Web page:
I notice that Numbers 31 calls it a "tribute" and not a "tithe". It appears to be a special case, and it does not say that it was an ordinance to be carried out every time. Notice how the NASB calls it a "tax". It seems similar to the "ransom" (NASB) in Numbers 3 in that it appears to be a one-time deal. However, the tithe commands all say "when", which show they were laws and not one-time commands. Your citing of Numbers 31 is a weak argument, in my estimation.
Kelly: 1 Cor 9:12-19 shows that Paul refused to exercise his right to be paid (even partially) and preferred to work for free.
Yet, by your own admission, it was his "right". That money would have come from the Church, and it would be paid from members’ tithing.
Kelly: Most assume that everybody in the OT was required to begin his/her level of giving at ten per cent. That is a false assumption because only food producers who lived inside Israel qualified as tithe-payers. Jesus, Peter and Paul did not qualify.
I covered this in part 1.
Please stop teaching Old Covenant tithing to New Covenant believers. That which God wanted His Church to obey he repeated and restated to it after Calvary in terms of grace and faith. And tithes were not repeated. Neither do we have Levites and superior priests who must forfeit inheritance rights.
You utilize an argument similar to the atheist who asks why God won’t appear to him or her. They seem to have the expectation that God must appear in each and every generation to revalidate Himself. Why should God have to repeat the entire Law in order for you to follow it? Furthermore, why should I stop teaching what is still shown to be valid in the NT?
Wherefore the law is holy, and the commandment holy, and just, and good.
~ Ro 7:12
Not according to the covenant that I made with their fathers in the day when I took them by the hand to lead them out of the land of Egypt; because they continued not in my covenant, and I regarded them not, saith the Lord.
For this is the covenant that I will make with the house of Israel after those days, saith the Lord; I will put my laws into their mind, and write them in their hearts: and I will be to them a God, and they shall be to me a people:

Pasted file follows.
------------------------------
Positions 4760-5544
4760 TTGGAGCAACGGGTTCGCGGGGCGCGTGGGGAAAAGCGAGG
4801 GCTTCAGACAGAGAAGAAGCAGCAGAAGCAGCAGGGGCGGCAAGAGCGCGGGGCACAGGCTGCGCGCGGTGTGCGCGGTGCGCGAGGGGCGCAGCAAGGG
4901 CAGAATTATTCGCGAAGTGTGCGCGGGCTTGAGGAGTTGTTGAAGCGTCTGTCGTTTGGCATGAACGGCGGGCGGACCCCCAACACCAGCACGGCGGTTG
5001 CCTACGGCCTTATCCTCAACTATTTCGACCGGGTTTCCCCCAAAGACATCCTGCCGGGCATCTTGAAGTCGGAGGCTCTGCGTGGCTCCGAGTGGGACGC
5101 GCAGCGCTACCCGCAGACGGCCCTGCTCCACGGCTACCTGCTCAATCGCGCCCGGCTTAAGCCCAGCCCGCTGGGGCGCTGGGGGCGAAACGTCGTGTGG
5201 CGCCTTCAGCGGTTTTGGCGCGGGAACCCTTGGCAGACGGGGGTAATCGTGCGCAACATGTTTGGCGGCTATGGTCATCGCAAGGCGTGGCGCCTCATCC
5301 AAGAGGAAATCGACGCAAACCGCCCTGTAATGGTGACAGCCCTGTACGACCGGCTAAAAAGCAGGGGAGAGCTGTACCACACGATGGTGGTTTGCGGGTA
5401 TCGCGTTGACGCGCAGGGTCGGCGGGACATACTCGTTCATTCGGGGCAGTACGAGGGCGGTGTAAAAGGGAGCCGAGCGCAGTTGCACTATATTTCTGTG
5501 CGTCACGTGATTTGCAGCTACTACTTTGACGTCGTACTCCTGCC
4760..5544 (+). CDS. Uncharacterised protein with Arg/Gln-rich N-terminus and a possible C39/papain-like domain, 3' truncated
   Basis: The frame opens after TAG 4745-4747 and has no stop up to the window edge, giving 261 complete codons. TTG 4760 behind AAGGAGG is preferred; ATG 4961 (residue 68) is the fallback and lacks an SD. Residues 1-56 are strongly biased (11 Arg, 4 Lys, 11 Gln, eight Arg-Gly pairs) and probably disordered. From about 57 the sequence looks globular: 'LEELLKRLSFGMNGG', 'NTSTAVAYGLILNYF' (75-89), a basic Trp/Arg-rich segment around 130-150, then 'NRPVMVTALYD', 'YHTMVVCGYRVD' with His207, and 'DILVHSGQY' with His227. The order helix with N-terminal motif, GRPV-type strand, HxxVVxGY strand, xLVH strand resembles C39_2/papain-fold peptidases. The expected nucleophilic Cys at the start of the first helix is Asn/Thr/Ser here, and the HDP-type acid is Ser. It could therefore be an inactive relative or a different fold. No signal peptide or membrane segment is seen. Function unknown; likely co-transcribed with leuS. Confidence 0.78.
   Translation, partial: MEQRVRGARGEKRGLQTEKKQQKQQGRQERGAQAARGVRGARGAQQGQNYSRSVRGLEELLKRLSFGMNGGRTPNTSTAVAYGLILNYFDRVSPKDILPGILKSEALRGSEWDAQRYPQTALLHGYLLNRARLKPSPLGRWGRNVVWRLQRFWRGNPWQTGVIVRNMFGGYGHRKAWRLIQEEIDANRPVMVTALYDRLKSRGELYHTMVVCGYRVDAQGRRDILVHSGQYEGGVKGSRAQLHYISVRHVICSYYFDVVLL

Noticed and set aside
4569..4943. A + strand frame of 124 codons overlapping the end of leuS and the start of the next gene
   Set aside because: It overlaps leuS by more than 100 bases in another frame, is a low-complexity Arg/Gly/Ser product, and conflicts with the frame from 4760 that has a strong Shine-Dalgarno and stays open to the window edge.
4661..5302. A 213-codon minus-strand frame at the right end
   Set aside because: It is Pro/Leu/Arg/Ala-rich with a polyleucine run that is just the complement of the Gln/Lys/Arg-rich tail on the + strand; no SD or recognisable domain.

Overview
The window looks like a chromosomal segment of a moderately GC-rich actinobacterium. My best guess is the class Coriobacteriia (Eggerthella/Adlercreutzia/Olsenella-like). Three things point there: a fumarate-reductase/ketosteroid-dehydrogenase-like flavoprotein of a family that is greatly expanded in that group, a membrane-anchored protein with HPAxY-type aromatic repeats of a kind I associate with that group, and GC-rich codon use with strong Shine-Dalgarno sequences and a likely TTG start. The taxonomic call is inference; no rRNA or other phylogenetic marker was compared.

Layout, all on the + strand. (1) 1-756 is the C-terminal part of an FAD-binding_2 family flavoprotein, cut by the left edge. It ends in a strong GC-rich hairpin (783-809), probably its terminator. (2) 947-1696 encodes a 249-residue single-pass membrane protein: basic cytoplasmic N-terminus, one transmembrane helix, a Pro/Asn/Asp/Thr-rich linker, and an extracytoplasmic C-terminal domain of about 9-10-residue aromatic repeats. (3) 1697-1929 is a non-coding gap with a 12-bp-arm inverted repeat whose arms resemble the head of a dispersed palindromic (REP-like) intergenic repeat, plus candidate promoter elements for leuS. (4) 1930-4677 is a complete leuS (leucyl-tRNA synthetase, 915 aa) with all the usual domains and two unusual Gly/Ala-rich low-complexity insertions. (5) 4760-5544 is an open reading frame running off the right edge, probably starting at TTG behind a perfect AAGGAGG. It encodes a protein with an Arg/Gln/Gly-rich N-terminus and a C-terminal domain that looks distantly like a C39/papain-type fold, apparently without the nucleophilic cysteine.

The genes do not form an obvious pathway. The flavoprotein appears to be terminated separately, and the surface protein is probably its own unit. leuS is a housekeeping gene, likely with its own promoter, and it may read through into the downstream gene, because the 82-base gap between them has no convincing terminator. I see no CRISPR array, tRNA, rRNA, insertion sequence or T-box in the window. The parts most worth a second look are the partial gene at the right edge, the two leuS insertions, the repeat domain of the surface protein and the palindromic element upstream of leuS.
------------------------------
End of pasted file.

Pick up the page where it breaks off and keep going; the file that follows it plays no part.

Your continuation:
~ Heb 8:9-10
In that he saith, A new covenant, he hath made the first old. Now that which decayeth and waxeth old is ready to vanish away.
~ v 13
What was the New Covenant based on? What was different other than writing the laws on the hearts and minds? Why would the Old Covenant vanish away? Again, Hebrews tells us the answer.
But now hath he obtained a more excellent ministry, by how much also he is the mediator of a better covenant, which was established upon better promises.
~ Heb 8:6
The New Covenant has better, longer lasting promises. We are given God’s Holy Spirit, something not generally available to ancient Israel. We have the promise of eternal life, while ancient Israel had promises of national greatness.
For we know that the law is spiritual: but I am carnal, sold under sin.
…For I delight in the law of God after the inward man:
~ Ro 7:14, 22
Yes, the Old Covenant was done away with because it had physical promises. It could not forgive sins, and it could not grant eternal life. Yet, the Law, the core of the Covenant, was basically unchanged, except for the portions fulfilled through Christ’s sacrifice and the granting of the Holy Spirit. We have explicit Bible verses that spell those changes out, most of which have to do with the sacrificial system.
For verily I say unto you, Till heaven and earth pass, one jot or one tittle shall in no wise pass from the law, till all be fulfilled.
~ Mt 5:18
Last time I checked, heaven and earth are still standing. Last time I checked, all had not been fulfilled, as Christ’s Kingdom has not been established on earth.
Do we then make void the law through faith? God forbid: yea, we establish the law.
~ Ro 3:31
What then? shall we sin [transgress the law, 1Jn 3:4], because we are not under the law, but under grace? God forbid.